Various civilizations have engaged in pottery since cooking became a prevalent part of human life. The practice began as early as the Pre-Neolithic period and was facilitated by the pottery wheel’s later invention in Mesopotamia. Thanks to its enormous clay deposits, Ancient China impacted the ceramics world by developing porcelain, also known as fine china, around 2000 to 1200 years ago.

Porcelain is generally lauded for its luster, strength, and delicacy. These features make it a more refined choice for tableware and decorative arts than other major ceramics like earthenware and stoneware. Consequently, there’s a significant demand for fine china, and the contemporary fine china collecting movement has bolstered the global porcelain market. Antique and vintage porcelain items are typically valuable, with some worth millions of dollars.

In this light, we’ll review and present a list of the 5 most valuable fine china brands. This guide commences with a brief overview of porcelain before the main survey. We’ve also attached an extensive guide for fine china collectors and dealers.

At the end of the article, you’ll realize the most acclaimed fine china brands, their costs, what makes them special, where you may find or display them, and other relevant information. Potential buyers and sellers of antique porcelain will particularly find the guide useful.

A Brief Outlook of Porcelain: The Fundamental Nature and Significance of Fine China

A Brief Outlook of Porcelain

Porcelain is an elegant high-fired ceramic material produced by heating kaolin, a type of fine china, to about 1200–1400 degrees Celsius (2200–2400 °F). The ultimate result is a relatively durable and translucent vitrified pottery composed of mullite. Due to its quality and difficulty to scratch, fine china (porcelain) became the most adored and costliest type of pottery.

Fine china is typically hand-painted, depicting dragons, flower motifs, landscapes, or human activities. This craft developed in China, first appearing in the Shang Dynasty and later perfected in the Eastern Han Dynasty. However, it wasn’t a recognized art form in the western world until the 17th century.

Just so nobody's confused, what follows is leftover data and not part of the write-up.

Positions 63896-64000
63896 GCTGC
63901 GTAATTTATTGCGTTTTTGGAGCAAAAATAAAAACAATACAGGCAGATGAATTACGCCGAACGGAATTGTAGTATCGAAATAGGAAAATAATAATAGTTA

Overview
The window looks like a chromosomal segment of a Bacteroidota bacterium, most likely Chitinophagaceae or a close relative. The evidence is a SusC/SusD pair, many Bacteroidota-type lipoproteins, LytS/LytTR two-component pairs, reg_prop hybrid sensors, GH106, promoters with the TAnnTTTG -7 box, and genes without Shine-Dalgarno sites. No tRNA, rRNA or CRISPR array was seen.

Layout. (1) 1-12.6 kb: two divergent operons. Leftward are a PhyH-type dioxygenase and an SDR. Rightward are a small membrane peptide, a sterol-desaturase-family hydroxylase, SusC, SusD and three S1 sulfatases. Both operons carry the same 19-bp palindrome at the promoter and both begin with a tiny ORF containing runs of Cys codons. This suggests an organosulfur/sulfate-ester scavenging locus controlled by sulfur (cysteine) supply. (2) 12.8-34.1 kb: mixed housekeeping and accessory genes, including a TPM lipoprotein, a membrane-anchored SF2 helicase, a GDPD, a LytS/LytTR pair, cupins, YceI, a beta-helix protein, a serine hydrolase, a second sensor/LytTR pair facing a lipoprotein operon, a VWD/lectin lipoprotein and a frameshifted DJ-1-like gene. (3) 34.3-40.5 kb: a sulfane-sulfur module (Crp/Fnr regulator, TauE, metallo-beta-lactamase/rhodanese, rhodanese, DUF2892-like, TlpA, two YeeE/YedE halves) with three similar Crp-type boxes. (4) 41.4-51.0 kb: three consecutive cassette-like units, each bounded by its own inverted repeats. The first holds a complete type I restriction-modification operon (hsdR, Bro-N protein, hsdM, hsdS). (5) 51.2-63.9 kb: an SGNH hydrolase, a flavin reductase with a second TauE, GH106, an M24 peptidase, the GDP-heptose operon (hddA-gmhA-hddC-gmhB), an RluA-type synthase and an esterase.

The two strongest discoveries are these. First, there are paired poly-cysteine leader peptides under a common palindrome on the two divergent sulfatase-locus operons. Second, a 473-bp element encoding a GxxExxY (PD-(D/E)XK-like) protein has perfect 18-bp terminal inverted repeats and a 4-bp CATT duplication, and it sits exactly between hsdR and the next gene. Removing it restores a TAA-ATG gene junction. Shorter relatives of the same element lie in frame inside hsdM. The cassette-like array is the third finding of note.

The Portuguese were the first Europeans to export porcelain sets from China, selling them at significant rates, usually for an equivalent weight in gold. This predisposition led individuals to dub porcelain “white gold.”

European potters soon began imitating the original Chinese porcelain design and producing cheaper replicas. The early European attempt at replicating fine china is now known as soft-paste porcelain. Similarly, another European model, bone china, was first created in England in 1748. Bone china is currently produced globally, including in China.

Hard-paste porcelain, the original Chinese variety, remains the most sought-after and prevalent type. The surviving authentic fine china initially belonged to a few families. You may conveniently discern them through their flawless bodies, translucence, thermal resistance, and brilliant paints.

The Top 3 Most Precious Antique Fine China Brands

Let’s prepare your mind for the main exercise by pointing out the top-tier fine china brands on the list.

Here are the top 3 most valuable antique fine china brands:

1. The Most Valuable Fine China — Qing Dynasty Porcelain

Worth $84 million; authentic oriental hard-paste porcelain; high-quality pottery; manufactured between the 17th and 20th centuries during the Qing Dynasty; sports striking enamel colors.

2. The Most Valuable Fine China of the 14th Century — Blue and White Porcelain

Valued at $21.6 million; cobalt blue porcelain; produced during the Yuan, Ming, and Qing Dynasties; durable and colorful pottery.

3. The Most Valuable Red Porcelain — Jihong Porcelain

Auctioned at $10 million; enhanced red porcelain; adorned pottery; made during the Ming Dynasty; incredibly rare with less than 100 left.

The Five (5) Most Valuable Fine China Brands

The Chinese conceived various porcelain designs in antiquity, especially during the Tang, Song, Yuan, Ming, and Qing Dynasties. These authentic oriental models are typically more valuable than European replicas. Accordingly, the distinguished “four great porcelains“—blue and white porcelain, colored glazed porcelain, blue and white rice pattern porcelain, and powder-doped color decorated porcelain—originated from China.

Finding authentic antique Chinese fine china is rather difficult in contemporary times due to their rarity. Therefore, collectors are eager to acquire them at great costs, while holders desire to make substantial profits from selling them.

We’ll review the most prized antique fine china brands based on the following considerations:

  • Their most recent auction price
  • Their manufacture period
  • Their history and former reputation
  • Their composition
  • Their availability status
  • Their defining features
  • Their design and embellishments
  • Details of past auctions, collectors, and owners
  • Information about where you may find or exhibit them, if available

Here are the five (5) most valuable fine china brands:

  1. Qing Dynasty porcelain